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Postby domitron » Mon Aug 02, 2010 2:40 pm

capjbadger wrote:
domitron wrote:
theCryptofishist wrote:There are onsite inspections.


Oh, really? I thought you just get the permit, show it to them, and everything was fine. There are inspections too then? That might make the whole permit thing more sensible. Where did you hear about that?

Yep, the health inspector is out there doing their job.

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Yeah if it's a guy, I wonder if he is inspecting the healthiness of the food prep or more the health of the fine burner cuties. Probably a little of both.
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Postby Token » Mon Aug 02, 2010 2:48 pm

Next year they are going to require a permit for giving head.

$35 with on playa inspection.

Canadian Beaver Eating Contest has a bulk event permit so sign up early.
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Postby capjbadger » Mon Aug 02, 2010 3:46 pm

domitron wrote:
capjbadger wrote:
domitron wrote:
theCryptofishist wrote:There are onsite inspections.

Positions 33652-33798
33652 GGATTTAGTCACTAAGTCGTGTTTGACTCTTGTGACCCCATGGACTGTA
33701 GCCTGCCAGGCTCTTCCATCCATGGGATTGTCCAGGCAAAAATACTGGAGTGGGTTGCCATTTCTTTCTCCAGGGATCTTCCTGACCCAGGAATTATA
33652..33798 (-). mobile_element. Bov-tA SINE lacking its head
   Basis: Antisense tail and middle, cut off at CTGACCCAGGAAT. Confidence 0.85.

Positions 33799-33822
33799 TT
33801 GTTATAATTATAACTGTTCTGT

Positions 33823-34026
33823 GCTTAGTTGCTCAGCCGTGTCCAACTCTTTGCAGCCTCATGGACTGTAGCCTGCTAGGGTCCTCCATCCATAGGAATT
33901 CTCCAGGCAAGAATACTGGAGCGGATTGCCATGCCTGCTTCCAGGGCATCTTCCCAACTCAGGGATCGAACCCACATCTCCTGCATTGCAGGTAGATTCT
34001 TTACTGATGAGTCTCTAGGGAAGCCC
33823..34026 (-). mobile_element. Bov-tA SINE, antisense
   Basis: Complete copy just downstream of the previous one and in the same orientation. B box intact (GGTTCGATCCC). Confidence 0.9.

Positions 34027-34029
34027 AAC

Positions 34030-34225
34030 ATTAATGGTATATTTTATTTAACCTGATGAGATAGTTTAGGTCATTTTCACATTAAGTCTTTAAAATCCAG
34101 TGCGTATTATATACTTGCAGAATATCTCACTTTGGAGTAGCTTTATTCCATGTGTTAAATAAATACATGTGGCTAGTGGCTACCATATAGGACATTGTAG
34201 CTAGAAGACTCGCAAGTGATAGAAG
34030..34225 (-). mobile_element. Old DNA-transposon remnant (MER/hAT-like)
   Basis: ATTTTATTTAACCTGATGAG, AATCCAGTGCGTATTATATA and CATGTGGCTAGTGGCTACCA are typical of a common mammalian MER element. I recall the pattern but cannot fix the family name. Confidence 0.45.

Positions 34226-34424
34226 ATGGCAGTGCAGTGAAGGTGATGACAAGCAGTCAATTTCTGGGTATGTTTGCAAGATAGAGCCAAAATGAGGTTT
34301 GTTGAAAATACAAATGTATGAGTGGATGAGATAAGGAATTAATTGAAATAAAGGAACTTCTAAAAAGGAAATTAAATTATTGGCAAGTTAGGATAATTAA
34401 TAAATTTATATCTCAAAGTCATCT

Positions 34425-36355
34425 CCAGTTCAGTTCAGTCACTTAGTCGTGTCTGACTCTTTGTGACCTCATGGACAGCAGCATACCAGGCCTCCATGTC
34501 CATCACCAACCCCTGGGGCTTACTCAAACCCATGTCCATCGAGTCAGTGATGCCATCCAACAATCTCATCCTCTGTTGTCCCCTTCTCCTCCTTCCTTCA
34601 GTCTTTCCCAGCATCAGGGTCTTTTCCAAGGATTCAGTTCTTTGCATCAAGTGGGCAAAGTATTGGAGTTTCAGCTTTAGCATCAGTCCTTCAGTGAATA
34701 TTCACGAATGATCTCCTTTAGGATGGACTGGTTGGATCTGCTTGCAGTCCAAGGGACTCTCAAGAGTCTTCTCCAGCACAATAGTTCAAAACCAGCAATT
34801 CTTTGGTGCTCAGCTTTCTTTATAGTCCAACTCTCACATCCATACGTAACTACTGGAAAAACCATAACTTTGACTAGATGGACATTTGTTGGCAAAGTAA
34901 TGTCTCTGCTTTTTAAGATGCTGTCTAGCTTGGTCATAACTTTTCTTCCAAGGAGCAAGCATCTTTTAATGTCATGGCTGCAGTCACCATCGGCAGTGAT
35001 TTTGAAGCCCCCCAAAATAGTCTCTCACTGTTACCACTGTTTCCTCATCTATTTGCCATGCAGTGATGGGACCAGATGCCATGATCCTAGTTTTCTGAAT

Oh, really? I thought you just get the permit, show it to them, and everything was fine. There are inspections too then? That might make the whole permit thing more sensible. Where did you hear about that?

Yep, the health inspector is out there doing their job.

-Badger



Yeah if it's a guy, I wonder if he is inspecting the healthiness of the food prep or more the health of the fine burner cuties. Probably a little of both.

Nothing wrong with that. ;)

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Postby marcgorcey » Thu Aug 05, 2010 1:52 pm

[quote]
You don't need a permit to serve food within your camp. It's only when your camp serves food publicly to the entire event.

JK [/quote]

This is incorrect. You need a permit even if you only serve food to your own camp, if you camp is 30 or more.
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Postby oneeyeddick » Thu Aug 05, 2010 3:47 pm

I know you don't need a permit if your bar is just serving drinks, but what if I am stirring them with my dick?

The same question goes for the drink after a "ballcuzzi" has occurred in it.
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Postby EspressoDude » Thu Aug 05, 2010 3:57 pm

theCryptofishist wrote:There are onsite inspections.


Espresso Camp was inspected...Once by a 'uniformed agent"; also by what were likely undercover folks that asked the questions real inspectors asked
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Postby Elderberry » Thu Aug 05, 2010 3:58 pm